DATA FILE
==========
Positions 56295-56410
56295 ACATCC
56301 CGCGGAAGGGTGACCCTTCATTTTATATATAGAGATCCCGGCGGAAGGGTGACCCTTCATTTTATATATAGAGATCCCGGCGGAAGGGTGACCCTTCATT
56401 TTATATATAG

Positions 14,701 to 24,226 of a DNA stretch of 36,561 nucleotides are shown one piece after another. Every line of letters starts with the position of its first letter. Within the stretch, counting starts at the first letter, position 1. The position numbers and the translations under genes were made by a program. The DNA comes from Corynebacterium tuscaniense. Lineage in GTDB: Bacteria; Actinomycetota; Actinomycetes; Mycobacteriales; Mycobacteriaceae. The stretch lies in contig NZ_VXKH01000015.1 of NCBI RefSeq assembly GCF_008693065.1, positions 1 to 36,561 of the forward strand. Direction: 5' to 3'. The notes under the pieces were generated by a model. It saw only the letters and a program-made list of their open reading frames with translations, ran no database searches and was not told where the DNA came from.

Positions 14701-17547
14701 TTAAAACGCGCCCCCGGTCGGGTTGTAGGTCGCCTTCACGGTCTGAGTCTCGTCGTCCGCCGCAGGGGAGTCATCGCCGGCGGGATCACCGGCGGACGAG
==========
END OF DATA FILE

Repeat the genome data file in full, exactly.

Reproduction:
Positions 56295-56410
56295 ACATCC
56301 CGCGGAAGGGTGACCCTTCATTTTATATATAGAGATCCCGGCGGAAGGGTGACCCTTCATTTTATATATAGAGATCCCGGCGGAAGGGTGACCCTTCATT
56401 TTATATATAG

Positions 14,701 to 24,226 of a DNA stretch of 36,561 nucleotides are shown one piece after another. Every line of letters starts with the position of its first letter. Within the stretch, counting starts at the first letter, position 1. The position numbers and the translations under genes were made by a program. The DNA comes from Corynebacterium tuscaniense. Lineage in GTDB: Bacteria; Actinomycetota; Actinomycetes; Mycobacteriales; Mycobacteriaceae. The stretch lies in contig NZ_VXKH01000015.1 of NCBI RefSeq assembly GCF_008693065.1, positions 1 to 36,561 of the forward strand. Direction: 5' to 3'. The notes under the pieces were generated by a model. It saw only the letters and a program-made list of their open reading frames with translations, ran no database searches and was not told where the DNA came from.

Positions 14701-17547
14701 TTAAAACGCGCCCCCGGTCGGGTTGTAGGTCGCCTTCACGGTCTGAGTCTCGTCGTCCGCCGCAGGGGAGTCATCGCCGGCGGGATCACCGGCGGACGAG